Nieto Sobejano Arquitectos
Nieto Sobejano Arquitectos was founded in 1985 by Fuensanta Nieto and Enrique Sobejano and has offices in Madrid and Berlin. Enrique Sobejano has worked as an architect since graduating from the Universidad Politécnica de Madrid and the Graduate School of Architecture and Planning at Columbia University in New York in 1983. He is a professor at the Universität der Künste Berlin (UdK), where he holds the chair of Principles of Design. He is a permanent member of the Akademie der Künste Berlin (AdK).
Fuensanta Nieto has worked as an architect since graduating from the Universidad Politécnica de Madrid and the Graduate School of Architecture and Planning at Columbia University in New York in 1983. She is a founding partner of Nieto Sobejano Arquitectos and a professor at the Universidad Europea de Madrid.
They are the recipients of the 2007 National Prize for Conservation and Restoration of Cultural Heritage and the 2010 Nike Prize issued by the Bund Deutscher Architekten (BDA), as well as the Aga Khan Award for Architecture (2010), the Piranesi Prix de Rome (2011), the European Museum of the Year Award (2012), the Hannes Meyer Prize (2012), AIA Honorary Fellowship (2015) and the Alvar Aalto Medal in 2015.
Sound, time, place
Time is usually considered the principle that structures musical composition, in the same way that architecture is defined as the art of creating space. However, it is no less true that the perception of an architectural work also resides in its temporal dimension while the sound is a consequence of the spatial conditions of the place in which it is performed. This dichotomy that links music and architecture – time and place – is at the origin of our project for the Arvo Pärt Centre searching a balance between the intimacy of the Estonian artist’s compositions and the serene beauty of the landscape.
Located in the middle of a dense forest with pines of great height, the proposal arises from a pattern of polygonal courtyards whose variations in size and position generate different spatial sequences. Like the reflected image of a mirror in a mirror – “Spiegel im Spiegel” – the variations of the pentagonal theme unfold into a non-hierarchical interior space, surrounded by a continuous skin that forms a dialogue with the soft topography and the vertical rhythm of the trees. The building does not have a beginning or an end, it does not have a main or secondary facade: it is perceived in continuity, admitting multiple routes. The relationship between the interior and exterior is filtered by a series of thin circular columns, which evoke rhythms of some Arvo Pärt compositions, also from the surrounding trees. The density in the arrangement of the columns as well as the degrees of transparency or opacity of the outer skin are adapted to the areas that need greater or lesser presence of natural light. A large zinc roof platform folds up on the surface of the land wrapping and protecting the interior spaces. The patterned series of pentagonal courtyards is contrasted with the sinuous curved walls, establishing a conversation -architectural, perhaps also musical- with the organic forms of the place.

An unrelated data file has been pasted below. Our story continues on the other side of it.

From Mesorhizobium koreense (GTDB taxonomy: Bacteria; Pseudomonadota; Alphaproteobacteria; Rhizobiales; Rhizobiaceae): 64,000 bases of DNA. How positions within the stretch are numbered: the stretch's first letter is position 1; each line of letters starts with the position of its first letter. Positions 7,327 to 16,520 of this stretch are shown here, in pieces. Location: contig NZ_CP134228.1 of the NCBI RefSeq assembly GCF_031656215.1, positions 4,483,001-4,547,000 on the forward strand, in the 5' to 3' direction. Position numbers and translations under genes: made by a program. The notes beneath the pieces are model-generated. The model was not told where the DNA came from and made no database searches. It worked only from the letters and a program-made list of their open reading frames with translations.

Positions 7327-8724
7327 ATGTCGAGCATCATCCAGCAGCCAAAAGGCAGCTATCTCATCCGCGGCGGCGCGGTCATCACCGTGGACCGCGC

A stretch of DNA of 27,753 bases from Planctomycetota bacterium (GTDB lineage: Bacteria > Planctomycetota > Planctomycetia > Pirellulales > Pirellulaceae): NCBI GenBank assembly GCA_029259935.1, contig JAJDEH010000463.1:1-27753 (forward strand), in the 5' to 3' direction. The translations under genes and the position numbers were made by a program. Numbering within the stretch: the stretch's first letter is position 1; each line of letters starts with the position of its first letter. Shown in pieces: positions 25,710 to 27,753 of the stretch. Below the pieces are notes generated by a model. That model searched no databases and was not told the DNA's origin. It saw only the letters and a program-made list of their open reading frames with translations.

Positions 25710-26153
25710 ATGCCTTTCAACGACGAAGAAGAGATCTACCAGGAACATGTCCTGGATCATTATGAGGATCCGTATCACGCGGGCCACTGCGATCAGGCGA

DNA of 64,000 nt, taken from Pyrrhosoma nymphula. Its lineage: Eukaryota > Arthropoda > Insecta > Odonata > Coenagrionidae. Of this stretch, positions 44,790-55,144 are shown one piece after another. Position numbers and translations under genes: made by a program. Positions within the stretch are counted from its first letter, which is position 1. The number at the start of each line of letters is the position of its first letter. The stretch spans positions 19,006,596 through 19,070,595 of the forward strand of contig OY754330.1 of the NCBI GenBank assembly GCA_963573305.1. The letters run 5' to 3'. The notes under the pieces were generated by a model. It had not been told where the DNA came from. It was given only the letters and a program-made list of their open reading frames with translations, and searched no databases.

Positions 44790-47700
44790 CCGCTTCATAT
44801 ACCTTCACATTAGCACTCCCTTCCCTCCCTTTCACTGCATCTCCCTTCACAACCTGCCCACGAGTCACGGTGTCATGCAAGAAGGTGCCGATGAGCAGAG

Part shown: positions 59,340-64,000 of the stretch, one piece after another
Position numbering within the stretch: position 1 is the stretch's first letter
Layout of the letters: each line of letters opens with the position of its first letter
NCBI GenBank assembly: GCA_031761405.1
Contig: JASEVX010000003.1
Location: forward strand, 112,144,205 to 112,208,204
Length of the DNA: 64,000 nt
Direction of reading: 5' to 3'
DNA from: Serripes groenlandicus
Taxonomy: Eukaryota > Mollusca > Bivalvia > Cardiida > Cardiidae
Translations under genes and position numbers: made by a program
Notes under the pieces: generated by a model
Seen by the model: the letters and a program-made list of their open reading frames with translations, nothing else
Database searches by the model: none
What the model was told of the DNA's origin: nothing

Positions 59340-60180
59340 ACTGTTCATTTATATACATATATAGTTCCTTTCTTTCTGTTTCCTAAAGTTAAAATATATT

Two unusual architectural elements are inserted into the building. As accents of a musical composition, they assume a strangeness that deeply links the project with the personality of Arvo Pärt. A minimal chapel, conceived as an abstraction of a small Orthodox temple, is located in one of the patios, as if it had been found in the place. On the other hand, a slender and light metallic helical tower rises above the pine trees to allow from the top views towards the Baltic Sea. The concrete chapel is anchored in the terrain to which it belongs, while the metal tower rises towards the sky, an opposition that leads us to two initial impulses inherent in the action of building: the will to merge intimately with the ground opposed to the aspiration to reach an impossible weightlessness.
The patient time of the project and construction of the building also involves the process of our own interpretation of Arvo Pärt’s work. As in a musical improvisation, unexpected findings help us uncover hidden connections. Randomly superimposing our architectural representations with the original notations for the “Tabula Rasa” score, surprising interferences arise: fragments of parallel texts, pentagrams, terrain sections, common geometries, interchangeable rhythms, suggestions that become a metaphor for the profound connections that link sound, time, and place.